Saturday, 9 March 2013

Saturday Morning Simplicity - A Lesson in Scrambled Eggs

Good morning! Very good Saturday morning here in Ottawa. The forecast is calling for a partly cloudy day with a high of 8 degrees Celsius! Why, that's down-right sweltering for this time of year! To start the day off right, I wanted a nice, simple breakfast. One of my favorite dishes to make, is classic scrambled eggs. No toast, no hash browns, just a little plate of scrambled eggs on their own. I didn't always fancy scrambled eggs, but when done right, they are little yellow pillows of heaven - especially on a slow Saturday morning with some coffee.

So, how do you get perfect scrambled eggs? I have come up with a method, based on watching a whole host of cooking shows and learning from pros like the Barefoot Contessa, Ina Garten (who by the way looks exactly like my mother in law). Here is my adapted method for scrambled eggs for one.

Scrambled Eggs for One

3 large eggs (try to buy local or get free-range eggs)
1 tablespoon of 2% milk
pinch of salt
one turn of freshly cracked pepper
1 heat proof spatula
1 medium sized non-stick pan

Crack three eggs into a bowl. Add the tablespoon of milk, salt and pepper.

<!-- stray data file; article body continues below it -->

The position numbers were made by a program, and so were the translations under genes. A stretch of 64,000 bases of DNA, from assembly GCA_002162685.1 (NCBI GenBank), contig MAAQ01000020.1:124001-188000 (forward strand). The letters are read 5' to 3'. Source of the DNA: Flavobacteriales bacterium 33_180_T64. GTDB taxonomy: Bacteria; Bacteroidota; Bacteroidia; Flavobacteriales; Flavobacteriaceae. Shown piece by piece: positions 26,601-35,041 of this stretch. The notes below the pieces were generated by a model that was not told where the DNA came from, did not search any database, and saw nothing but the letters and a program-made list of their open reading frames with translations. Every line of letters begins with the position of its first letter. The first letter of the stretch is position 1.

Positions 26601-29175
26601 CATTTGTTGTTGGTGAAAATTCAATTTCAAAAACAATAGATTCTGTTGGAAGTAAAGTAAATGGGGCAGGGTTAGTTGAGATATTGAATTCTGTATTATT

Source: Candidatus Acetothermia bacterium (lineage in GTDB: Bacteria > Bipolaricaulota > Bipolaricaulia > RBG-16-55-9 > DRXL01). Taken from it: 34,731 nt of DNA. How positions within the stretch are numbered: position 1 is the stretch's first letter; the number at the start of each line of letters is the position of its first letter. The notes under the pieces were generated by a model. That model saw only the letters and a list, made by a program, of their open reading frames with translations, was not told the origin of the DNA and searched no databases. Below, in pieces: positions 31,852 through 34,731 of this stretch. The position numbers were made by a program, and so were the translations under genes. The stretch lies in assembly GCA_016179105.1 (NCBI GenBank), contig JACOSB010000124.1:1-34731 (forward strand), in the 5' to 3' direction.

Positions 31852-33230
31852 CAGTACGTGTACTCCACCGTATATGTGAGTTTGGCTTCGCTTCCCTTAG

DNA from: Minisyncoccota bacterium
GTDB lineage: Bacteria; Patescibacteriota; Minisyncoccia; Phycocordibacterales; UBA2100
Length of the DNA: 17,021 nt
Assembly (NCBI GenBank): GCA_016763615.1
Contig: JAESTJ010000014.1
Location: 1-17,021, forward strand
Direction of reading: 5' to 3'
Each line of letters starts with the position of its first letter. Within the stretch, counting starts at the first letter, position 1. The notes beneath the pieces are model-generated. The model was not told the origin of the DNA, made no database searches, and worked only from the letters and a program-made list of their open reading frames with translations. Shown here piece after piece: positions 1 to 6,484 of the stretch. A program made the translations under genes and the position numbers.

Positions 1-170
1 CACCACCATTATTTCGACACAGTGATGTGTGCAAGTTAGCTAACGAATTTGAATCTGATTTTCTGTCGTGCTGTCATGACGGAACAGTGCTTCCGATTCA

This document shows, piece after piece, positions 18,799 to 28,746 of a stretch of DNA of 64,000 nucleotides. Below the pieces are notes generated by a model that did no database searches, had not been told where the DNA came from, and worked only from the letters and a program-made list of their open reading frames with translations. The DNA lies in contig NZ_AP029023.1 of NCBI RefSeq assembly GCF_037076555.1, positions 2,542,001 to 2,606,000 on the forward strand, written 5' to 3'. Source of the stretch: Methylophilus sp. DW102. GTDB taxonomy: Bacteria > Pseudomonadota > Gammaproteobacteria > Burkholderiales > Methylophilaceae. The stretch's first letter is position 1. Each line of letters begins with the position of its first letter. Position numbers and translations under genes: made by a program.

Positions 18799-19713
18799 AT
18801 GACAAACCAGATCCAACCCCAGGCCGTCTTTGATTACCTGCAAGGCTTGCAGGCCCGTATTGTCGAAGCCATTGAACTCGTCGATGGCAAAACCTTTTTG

This is the first place where I think being gentle in this recipe fits in. You do not want to beat the eggs incorporating air or making bubbles. This consequently  does not make the scrambled eggs any fluffier. Gently break the yolks with a fork and beat very gently and lightly. Beat the eggs only until the yolk and egg whites are somewhat incorporated, and you can still see a slight variation in color between a dark yellow and lighter yellow. 

Over a medium-low heat, let the non-stick pan sit empty for about 15 seconds. The medium-low heat is crucial for this recipe, you do not want the eggs to cook too quickly. Pour in the egg mixture and let it sit for about 5 seconds. Then using the heat proof spatula, move the egg around in the pan. You will see the egg start to cook; keep slowly and gently mixing and scraping the egg in the pan into the centre. Once you have what looks like wet scrambled eggs in a pile in the pan, stop mixing and let it sit for about 10 seconds. Then move the egg around in the pan again, piling in the middle and let sit for another 10 seconds. Turn the heat off. The scrambled eggs are done cooking when the eggs have a glistening look to them but are not wet and not dry. Transfer to a plate and you are ready to eat! 

Personally, I like hot sauce on everything and eggs are no exception. Because Bon Appetit magazine dubbed this week Sriracha week, I thought I would add that for a spicy and garlicky kick.


-Tina (Turnip)

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